Figure 3
Figure 3  Coronary angiograms showing a giant coronary artery aneurysm of the proximal left anterior descending artery (A) excluded by implanting a bare metal stent with nonsignificant residual stenosis (B).

Previous studies investigating the outcomes of PCI performed in patients with CAA in the setting of acute myocardial infarction found a worst prognosis, thereby showing higher rates of procedural failure, mortality, no-reflow, stent thrombosis, distal embolization and target vessel revascularization[10-13,71]. Performing PCI in the setting of aneurysmal coronary arteries imposes technical challenges for physicians, such as appropriate sizing, landing zone assessment and thrombus burden. As a result, it is rare to intervene in asymptomatic patients with CAA.

Surgical interventions

Different surgical techniques have been described including aneurysmectomy with or without coronary artery bypass graft, aneurysm ligation, resection and marsupialization[72]. Indeed, the optimal surgical approach has not yet been defined. Overall, surgery is considered an alternative adequate therapeutic strategy for the management of symptomatic patients unsuitable for PCI, patients with concomitant obstructive coronary artery disease, CAA involving the large bifurcation or the left main, complicated CAA and giant CAA at high risk of rupture[72,73].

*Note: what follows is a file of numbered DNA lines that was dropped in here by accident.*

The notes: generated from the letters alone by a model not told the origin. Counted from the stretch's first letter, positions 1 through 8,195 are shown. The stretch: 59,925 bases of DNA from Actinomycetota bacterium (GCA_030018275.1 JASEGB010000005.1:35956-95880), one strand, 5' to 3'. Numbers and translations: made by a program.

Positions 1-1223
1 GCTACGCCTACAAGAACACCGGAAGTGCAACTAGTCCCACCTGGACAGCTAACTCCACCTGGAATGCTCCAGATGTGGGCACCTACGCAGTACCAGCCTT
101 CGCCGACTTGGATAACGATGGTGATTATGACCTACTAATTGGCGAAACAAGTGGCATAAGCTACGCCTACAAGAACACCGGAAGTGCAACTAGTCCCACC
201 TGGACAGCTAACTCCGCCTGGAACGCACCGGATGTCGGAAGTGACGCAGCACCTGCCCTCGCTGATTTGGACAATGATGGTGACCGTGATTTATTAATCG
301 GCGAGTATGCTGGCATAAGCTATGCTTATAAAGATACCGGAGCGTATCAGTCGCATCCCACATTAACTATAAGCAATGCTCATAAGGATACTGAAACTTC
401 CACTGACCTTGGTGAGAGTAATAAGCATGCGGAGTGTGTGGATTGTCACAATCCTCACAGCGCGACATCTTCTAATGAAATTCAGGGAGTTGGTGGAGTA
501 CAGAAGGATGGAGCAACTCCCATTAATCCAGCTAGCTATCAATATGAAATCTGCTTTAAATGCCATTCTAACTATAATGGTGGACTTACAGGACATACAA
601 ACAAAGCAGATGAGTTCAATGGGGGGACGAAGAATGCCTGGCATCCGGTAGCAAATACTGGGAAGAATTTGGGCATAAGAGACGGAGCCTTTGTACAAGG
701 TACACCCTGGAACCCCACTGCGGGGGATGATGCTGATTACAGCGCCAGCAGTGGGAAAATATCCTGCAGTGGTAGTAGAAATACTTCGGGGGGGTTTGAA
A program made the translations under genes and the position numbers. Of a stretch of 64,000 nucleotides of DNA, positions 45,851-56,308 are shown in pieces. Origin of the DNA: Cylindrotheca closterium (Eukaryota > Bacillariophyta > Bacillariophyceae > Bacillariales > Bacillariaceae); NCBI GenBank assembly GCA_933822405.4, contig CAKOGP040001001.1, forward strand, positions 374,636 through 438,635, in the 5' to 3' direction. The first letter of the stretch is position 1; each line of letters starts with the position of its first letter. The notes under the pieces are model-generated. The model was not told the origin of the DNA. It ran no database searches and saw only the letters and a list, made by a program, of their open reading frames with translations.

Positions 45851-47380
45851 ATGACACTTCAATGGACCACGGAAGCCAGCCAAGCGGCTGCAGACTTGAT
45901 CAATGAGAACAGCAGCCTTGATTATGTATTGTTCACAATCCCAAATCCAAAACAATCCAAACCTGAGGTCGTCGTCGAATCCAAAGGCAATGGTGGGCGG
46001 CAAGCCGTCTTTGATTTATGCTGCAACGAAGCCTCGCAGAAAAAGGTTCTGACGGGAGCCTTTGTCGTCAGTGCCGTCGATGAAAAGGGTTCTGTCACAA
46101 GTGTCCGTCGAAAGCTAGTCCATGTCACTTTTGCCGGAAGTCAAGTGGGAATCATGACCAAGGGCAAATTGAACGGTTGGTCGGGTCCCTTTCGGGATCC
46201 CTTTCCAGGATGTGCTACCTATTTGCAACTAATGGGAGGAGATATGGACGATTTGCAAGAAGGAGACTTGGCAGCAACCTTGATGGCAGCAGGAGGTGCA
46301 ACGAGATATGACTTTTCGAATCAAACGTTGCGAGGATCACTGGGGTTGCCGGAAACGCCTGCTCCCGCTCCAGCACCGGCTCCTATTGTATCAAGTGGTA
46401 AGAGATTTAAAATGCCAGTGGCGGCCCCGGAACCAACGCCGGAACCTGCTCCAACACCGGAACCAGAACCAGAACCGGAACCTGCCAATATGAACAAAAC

Imaging modalities for detection of CAA

A recently published study showed that CT angiography is superior to cardiac magnetic resonance imaging for detection, risk stratification and follow-up of CAA in patients with Kawasaki disease[74]. Also, CT angiography has already proven its value for the assessment of the diameter of coronary arteries in adults and patients with Kawasaki disease when compared to coronary angiography[75-78]. Indeed, the sensitivity of CT angiography for detection of CAA and related complications is remarkably high. Because radiation exposure is associated with an increase in lifetime cancer risk, especially in children, the lack of radiation exposure is the main described benefit to cardiac magnetic resonance imaging over coronary angiography and CT angiography for CAA detection[74]. Lastly, CT angiography provides accurate data concerning the coronary anatomy, calcification, luminal diameter, thrombi and aneurysmal features[79]. It represents the imaging of choice for the long-term monitoring of CAA[57].

CONCLUSION

Usually, CAA is an incidental angiographic finding associated to atherosclerosis. The natural history of CAA is not well understood, but it is a progressive silent disease. Future prospective comparative trials to define the appropriate strategy and the optimal time to intervene are required in order to avoid the development of serious complications, especially in those with concomitant obstructive coronary artery disease.

Footnotes

Manuscript source: Invited manuscript

Specialty type: Cardiac and cardiovascular systems

Country/Territory of origin: France

Peer-review report’s scientific quality classification

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P-Reviewer: Cigrovski Berkovic M, Schoenhagen P S-Editor: Ma YJ L-Editor: Filipodia P-Editor: Ma YJ